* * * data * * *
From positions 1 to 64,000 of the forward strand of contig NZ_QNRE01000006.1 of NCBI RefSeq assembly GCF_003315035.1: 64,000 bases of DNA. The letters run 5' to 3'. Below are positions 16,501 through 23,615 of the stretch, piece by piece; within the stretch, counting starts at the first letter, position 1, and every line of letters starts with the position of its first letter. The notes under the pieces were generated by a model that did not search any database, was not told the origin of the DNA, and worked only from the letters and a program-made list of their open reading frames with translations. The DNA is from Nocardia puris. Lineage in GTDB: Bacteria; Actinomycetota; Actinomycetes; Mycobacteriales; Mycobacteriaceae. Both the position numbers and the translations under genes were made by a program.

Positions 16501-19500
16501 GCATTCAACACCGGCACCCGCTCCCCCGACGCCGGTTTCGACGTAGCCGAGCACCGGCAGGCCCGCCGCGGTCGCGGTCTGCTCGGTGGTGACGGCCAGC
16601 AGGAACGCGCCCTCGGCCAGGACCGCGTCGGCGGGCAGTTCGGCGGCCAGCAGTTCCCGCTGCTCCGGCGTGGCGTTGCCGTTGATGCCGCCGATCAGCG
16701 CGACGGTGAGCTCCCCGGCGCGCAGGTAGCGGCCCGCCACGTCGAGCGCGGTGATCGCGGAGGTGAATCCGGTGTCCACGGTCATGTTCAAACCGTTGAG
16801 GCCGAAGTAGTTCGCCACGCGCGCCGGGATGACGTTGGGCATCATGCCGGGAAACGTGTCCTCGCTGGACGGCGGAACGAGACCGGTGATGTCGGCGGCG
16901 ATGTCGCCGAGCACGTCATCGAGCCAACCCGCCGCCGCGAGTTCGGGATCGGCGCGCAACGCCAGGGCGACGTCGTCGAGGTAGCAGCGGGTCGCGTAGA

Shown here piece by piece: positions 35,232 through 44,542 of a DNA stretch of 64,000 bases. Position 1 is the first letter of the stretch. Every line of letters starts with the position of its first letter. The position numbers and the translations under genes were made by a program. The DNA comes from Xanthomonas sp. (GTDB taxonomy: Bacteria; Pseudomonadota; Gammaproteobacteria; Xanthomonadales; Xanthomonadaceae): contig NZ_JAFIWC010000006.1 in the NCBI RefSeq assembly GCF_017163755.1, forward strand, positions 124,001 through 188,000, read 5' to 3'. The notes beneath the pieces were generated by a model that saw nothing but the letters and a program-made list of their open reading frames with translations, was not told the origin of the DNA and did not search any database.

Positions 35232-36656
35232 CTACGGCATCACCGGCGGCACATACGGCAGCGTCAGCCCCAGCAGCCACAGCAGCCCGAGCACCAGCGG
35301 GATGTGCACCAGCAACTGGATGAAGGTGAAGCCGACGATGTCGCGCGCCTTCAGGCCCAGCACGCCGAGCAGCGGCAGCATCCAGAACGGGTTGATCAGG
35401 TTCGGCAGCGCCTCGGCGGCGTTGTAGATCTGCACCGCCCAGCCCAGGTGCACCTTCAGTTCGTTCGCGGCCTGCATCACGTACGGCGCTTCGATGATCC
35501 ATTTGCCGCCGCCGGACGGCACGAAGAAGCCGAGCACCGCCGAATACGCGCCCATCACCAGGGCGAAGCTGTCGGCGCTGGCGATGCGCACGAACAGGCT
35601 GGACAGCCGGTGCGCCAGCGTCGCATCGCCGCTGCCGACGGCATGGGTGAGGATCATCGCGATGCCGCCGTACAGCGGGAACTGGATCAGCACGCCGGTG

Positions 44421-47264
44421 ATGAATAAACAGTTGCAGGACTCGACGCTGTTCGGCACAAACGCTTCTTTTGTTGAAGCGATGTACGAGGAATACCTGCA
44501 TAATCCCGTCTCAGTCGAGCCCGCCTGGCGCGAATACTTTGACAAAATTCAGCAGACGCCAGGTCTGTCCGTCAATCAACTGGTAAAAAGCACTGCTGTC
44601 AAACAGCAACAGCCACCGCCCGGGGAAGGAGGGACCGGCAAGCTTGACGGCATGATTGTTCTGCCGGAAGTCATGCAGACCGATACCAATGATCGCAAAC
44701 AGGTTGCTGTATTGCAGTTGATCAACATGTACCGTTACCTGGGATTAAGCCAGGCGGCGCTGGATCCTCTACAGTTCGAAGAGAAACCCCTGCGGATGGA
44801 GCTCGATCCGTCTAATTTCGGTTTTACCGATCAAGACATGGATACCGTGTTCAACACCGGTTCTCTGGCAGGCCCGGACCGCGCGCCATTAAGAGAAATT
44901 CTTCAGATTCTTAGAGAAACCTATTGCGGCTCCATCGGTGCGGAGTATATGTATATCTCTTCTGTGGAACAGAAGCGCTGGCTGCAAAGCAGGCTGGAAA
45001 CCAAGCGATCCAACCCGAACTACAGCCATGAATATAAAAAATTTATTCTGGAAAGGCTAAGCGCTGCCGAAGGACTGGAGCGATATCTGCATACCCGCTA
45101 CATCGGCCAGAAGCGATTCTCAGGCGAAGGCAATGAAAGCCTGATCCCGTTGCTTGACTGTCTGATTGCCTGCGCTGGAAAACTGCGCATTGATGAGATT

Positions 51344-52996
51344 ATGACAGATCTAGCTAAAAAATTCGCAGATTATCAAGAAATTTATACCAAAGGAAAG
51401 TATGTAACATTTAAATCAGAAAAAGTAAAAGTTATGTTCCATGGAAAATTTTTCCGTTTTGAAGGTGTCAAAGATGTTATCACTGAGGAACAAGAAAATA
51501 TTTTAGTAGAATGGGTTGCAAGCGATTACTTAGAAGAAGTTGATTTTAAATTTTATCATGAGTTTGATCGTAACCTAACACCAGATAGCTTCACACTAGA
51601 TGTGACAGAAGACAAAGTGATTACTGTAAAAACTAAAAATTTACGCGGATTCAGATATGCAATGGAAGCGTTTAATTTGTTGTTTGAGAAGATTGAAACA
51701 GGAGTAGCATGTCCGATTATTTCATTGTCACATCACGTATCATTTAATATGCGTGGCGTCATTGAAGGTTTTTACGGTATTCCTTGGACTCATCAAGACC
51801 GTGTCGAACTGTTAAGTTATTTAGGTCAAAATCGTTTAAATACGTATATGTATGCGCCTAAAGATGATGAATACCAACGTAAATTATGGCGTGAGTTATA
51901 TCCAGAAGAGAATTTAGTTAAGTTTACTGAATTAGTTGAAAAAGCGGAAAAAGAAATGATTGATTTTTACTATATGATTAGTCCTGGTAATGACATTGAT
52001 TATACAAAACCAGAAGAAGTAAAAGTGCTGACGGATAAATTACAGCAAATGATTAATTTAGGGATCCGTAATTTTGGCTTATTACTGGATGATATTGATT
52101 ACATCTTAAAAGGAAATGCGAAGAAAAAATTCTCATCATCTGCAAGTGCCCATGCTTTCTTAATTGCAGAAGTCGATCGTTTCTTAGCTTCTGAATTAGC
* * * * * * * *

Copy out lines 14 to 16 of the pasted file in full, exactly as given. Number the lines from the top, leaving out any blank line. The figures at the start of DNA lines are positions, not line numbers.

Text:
35601 GGACAGCCGGTGCGCCAGCGTCGCATCGCCGCTGCCGACGGCATGGGTGAGGATCATCGCGATGCCGCCGTACAGCGGGAACTGGATCAGCACGCCGGTG

Positions 44421-47264
44421 ATGAATAAACAGTTGCAGGACTCGACGCTGTTCGGCACAAACGCTTCTTTTGTTGAAGCGATGTACGAGGAATACCTGCA